- advertisement -

Insulin Resistance and slow GI absorption, a repeating pattern

Discussion in 'Parents of Children with Type 1' started by forHisglory, Dec 4, 2015.

  1. forHisglory

    forHisglory Approved members

    Joined:
    Jan 26, 2015
    Messages:
    382
    So, the last time this happened we ended up in the endos office. It's now our third episode and it usually lasts 3-5 days. My son will have an unexplained spikey sticky high around midnight that takes multiple corrections. I'm calling this the "insulin resistant period." He comes down to 100 or less by 7 am. Then, it is followed by 12-18 hours of what I'm now calling "slow GI absorption/diabetes free time."

    Dinner last night was 3/4 cup cooked pasta al dente with 1/2 cup lean 93% ground beef on side with a light Greek yogurt smoothie of blueberries, avocado, milk, splash of juice. No spikes for 4 hours post meal (dinner at 6 pm). Then giant midnight spike into the 300s that takes 2-3 corrections (one every hour) to budge below 200. Breakfast with 15 min prebolus and 80 carbs of quick oatmeal with brown sugar/cinnamon and he doesn't come above 97. Usually he spikes to 150. Just for a test, I let him have a choc covered Quaker granola bar (23 carbs) and he only goes to 115 from 97.

    This same pattern occurs every 2 months. I find it quite interesting but I cannot find any answers. Absolutely no signs of illness or abnormalities. Tests during last episode reveal no thyroid, celiac, or other issues.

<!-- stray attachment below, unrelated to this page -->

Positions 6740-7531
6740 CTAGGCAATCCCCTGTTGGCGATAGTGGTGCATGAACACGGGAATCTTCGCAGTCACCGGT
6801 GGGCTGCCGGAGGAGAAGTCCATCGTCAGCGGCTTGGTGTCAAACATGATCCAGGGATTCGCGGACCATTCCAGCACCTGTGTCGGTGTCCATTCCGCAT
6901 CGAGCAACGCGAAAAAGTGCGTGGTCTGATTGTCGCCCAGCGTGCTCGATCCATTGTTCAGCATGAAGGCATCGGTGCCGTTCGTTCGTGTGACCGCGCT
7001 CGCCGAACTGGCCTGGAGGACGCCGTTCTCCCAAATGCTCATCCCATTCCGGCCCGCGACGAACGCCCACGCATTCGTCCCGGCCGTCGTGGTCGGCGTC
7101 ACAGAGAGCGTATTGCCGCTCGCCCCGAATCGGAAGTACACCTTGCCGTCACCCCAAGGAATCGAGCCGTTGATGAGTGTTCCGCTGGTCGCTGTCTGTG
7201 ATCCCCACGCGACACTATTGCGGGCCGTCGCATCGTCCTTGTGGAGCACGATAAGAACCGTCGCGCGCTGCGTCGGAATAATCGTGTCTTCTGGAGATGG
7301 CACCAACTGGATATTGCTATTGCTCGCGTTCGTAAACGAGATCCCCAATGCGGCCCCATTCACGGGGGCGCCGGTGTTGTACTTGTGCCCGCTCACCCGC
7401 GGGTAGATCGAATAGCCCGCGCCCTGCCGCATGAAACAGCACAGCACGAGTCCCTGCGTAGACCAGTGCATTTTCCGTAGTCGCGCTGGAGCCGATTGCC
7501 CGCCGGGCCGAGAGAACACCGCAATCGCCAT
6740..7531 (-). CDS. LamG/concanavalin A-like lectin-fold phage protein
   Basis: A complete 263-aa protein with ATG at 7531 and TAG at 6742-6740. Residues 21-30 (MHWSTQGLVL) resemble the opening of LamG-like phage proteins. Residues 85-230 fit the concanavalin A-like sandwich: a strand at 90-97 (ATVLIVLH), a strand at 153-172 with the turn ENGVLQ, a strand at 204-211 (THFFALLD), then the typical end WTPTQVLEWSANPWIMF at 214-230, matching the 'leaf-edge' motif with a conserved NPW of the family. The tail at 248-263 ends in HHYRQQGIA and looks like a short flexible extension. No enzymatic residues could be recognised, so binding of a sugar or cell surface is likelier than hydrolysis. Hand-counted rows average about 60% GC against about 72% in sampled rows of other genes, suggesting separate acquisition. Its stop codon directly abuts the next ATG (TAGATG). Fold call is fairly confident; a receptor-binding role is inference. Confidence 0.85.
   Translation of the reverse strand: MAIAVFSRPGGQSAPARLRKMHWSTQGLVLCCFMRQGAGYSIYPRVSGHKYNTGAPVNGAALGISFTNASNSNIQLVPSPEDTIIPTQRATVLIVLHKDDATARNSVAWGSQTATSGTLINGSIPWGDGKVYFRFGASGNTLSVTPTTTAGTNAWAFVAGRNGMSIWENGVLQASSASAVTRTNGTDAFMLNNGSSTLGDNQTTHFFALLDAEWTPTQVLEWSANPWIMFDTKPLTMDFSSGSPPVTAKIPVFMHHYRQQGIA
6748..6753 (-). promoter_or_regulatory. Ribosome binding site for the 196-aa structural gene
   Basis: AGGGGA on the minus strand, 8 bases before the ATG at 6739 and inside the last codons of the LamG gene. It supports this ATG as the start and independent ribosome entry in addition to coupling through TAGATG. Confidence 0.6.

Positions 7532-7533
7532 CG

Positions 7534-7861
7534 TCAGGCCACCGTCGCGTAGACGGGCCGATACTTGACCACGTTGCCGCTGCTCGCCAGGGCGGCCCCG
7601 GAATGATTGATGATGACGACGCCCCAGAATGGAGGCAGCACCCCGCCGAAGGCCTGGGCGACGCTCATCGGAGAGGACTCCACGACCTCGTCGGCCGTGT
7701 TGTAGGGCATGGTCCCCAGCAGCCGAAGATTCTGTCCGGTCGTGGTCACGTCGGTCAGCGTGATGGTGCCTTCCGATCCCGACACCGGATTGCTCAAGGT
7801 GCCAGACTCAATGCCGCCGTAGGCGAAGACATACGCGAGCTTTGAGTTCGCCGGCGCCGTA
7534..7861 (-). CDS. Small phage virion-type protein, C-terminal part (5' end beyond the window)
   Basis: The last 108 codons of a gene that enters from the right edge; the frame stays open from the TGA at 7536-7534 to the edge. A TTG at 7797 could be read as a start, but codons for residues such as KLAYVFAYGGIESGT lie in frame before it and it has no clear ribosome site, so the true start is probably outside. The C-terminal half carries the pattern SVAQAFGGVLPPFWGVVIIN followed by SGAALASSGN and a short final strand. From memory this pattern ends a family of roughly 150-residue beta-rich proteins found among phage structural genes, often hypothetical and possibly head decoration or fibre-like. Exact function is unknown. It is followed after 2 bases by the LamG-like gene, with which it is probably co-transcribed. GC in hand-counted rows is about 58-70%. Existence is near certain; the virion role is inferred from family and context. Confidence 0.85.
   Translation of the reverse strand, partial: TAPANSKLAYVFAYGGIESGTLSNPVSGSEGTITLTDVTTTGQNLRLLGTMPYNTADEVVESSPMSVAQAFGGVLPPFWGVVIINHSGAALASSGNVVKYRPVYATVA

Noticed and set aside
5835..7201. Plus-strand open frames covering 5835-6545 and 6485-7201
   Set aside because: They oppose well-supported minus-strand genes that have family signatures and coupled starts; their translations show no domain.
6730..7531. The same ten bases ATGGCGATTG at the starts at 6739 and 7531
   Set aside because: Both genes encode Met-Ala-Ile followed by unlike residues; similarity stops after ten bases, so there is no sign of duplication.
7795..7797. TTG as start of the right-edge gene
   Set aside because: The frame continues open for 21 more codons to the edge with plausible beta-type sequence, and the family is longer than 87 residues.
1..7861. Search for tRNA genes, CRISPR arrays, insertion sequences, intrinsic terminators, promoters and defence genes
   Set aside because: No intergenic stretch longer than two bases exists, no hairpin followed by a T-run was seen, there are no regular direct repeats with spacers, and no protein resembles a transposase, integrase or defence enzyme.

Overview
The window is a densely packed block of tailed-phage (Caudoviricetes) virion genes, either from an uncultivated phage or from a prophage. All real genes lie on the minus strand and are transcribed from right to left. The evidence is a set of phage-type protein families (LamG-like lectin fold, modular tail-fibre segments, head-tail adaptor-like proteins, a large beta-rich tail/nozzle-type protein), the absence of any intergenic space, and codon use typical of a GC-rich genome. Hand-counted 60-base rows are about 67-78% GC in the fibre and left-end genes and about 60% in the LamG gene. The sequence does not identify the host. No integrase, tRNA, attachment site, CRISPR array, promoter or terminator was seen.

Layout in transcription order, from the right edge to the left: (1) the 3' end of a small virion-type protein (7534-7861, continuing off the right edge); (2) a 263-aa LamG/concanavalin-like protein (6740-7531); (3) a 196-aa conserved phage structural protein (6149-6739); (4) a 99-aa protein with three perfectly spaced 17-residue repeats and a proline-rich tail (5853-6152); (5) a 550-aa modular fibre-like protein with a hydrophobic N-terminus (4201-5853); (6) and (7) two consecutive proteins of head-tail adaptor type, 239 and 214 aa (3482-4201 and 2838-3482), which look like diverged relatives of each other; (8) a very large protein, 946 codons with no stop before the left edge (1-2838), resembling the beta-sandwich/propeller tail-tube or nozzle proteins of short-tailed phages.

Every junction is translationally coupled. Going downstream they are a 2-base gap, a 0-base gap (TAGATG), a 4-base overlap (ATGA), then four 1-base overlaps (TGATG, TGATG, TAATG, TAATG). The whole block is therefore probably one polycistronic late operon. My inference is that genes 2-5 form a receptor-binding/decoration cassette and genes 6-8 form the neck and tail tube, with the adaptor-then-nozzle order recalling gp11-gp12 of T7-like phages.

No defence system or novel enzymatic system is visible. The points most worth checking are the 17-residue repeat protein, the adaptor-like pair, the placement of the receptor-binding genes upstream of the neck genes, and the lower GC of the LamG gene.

????????????

    Edit: the giant midnight spike will happen even if he has a salad and grilled chic dinner. In other words we have ruled out a delayed fat spike.
     
    Last edited: Dec 4, 2015
  2. Snowflake

    Snowflake Approved members

    Joined:
    Dec 1, 2013
    Messages:
    482
    Before diabetes, when my daughter was a baby, every time she went through a fussy or difficult period, we would chalk it up to "teething." Sometimes there was a tooth coming in, sometimes there wasn't.

    Now, I think of "growth spurts" as the "teething" of diabetes management in a young child. Whenever we have these period of inexplicable overnight highs that don't seem to be related to food, travel, or other illness, I always fall back on growth spurts as a convenient explanation, without any way of verifying that it's true.

    Last spring and summer, we had multiple periods like what you're describing, where she would spend night after night high and we'd spend night after night bolusing, but we wouldn't see the same insulin resistance during daylight. Then, right when we changed the pump settings, her nighttime insulin needs would return to baseline, and we'd start seeing lows. Things have calmed down a lot recently, and I suspect part of the reason is that her growth has plateaued recently. I have no idea if this is what's going on with your little guy (or even with my daughter!), just a thought...